Not an immediately obvious next session choice given the compelling community-focused alternatives, my attendance at the "Session Reporting on ACR Higher Education Model Standards Task Force" represents an important future community connection. Over the past several months, I've had the privilege of representing NAFCM and the broader community mediation field on this ambitious Task Force. As the broader group has undertaken a learnedly nuanced assessment and visioning of standards for higher education dispute resolution programs, the practical implications of and exciting potential for community programs have been firmly in mind. In fact, an ambitious initiative to further strengthen the community/higher ed connection is in need of only time and technology for its Athenan birth. (Any interested collaborators out there?)
Capping off the session day was the delightfully unpredictable yet reliably impressive Harmon/Ennis-Benn dynamo from the enviable Community Mediation Maryland braintrust. This session outlined the design and operational considerations for Maryland's statewide prisoner re-entry mediation service. Well researched and well reviewed, the presenters recounted their dogged insistence on process integrity when designing this innovative service. By meaningfully challenging prison protocol and problem-solving with correctional collaborators, Maryland has founded a model program already flattered by a number of colleagues seeking to replicate and extend prisoner re-entry mediation programming elsewhere throughout the country. [Learn more about Maryland's experiences by listening to the Prisoner Re-Entry Teleseminar featuring Community Mediation Maryland's Executive Director, Lorig Charkoudian.]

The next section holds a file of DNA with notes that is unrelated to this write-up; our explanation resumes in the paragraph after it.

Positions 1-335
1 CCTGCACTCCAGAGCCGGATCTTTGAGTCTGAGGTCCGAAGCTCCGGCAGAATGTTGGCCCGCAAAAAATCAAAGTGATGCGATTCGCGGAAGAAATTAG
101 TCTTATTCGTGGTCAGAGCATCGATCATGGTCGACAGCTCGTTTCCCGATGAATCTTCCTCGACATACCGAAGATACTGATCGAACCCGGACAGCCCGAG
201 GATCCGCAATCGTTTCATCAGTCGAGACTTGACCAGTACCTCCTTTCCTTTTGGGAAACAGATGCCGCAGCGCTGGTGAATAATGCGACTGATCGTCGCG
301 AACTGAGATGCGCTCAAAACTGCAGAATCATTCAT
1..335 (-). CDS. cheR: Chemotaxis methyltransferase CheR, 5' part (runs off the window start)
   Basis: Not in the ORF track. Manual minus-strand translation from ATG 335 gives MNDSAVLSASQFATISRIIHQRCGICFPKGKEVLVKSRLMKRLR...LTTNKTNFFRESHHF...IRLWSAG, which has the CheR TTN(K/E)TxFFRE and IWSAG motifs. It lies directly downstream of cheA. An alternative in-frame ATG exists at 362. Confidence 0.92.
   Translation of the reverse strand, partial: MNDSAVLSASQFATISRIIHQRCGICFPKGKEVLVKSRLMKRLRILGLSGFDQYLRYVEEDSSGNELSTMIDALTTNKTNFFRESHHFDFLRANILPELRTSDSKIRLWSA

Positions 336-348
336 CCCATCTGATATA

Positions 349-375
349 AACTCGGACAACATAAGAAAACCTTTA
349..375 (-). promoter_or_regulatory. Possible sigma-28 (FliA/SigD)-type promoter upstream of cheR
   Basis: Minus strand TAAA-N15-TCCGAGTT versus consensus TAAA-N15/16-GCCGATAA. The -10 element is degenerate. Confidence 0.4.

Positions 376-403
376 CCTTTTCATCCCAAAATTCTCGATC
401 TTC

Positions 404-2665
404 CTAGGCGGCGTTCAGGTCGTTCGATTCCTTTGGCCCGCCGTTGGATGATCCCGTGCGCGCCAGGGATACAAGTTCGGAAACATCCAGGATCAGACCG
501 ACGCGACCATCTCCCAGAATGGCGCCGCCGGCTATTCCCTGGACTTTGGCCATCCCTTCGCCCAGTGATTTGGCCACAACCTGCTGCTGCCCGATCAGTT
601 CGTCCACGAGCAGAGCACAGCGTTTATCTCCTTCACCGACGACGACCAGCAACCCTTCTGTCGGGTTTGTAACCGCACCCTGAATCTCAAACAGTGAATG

Unfortunately, I was unable to attend all the wonderful community mediation related sessions...and fortunate attendees' high praise only deepens my regret. For example, I heard plenty of accolades for Steffanie, Theresa, and Samantha from San Luis Obispo's Creative Mediation for their presentation titled: "Developing Exceptional Volunteer Mediatiors: Implementing a Cohort Learning Model in Community Mediation Training." Similar kudos are due Jody Miller and Kristine Paranica for their informative "Screening for Domestic Violence" presentation. These and the many other timely, topical, and tantalizing sessions at this year's conference are certainly making session choice difficult!
As I prep for Friday's schedule, let me know your must attend session in the comments below and I'll do my best to provide a detailed update in tomorrow's recap. 'Til then...
Executive Director, NAFCM
Thanks, as always, for providing the community mediation network with great ideas, observations and insights from your own experiences, Justin!ReplyDelete
Would be interested in the higher ed work; I am associated with the Dept of Conflict Analysis and Resolution at Nova Southeastern University.ReplyDelete
Thanks for the great post about the ACR Annual Conference! We look forward to hearing more of your feedback on the conference sessions!ReplyDelete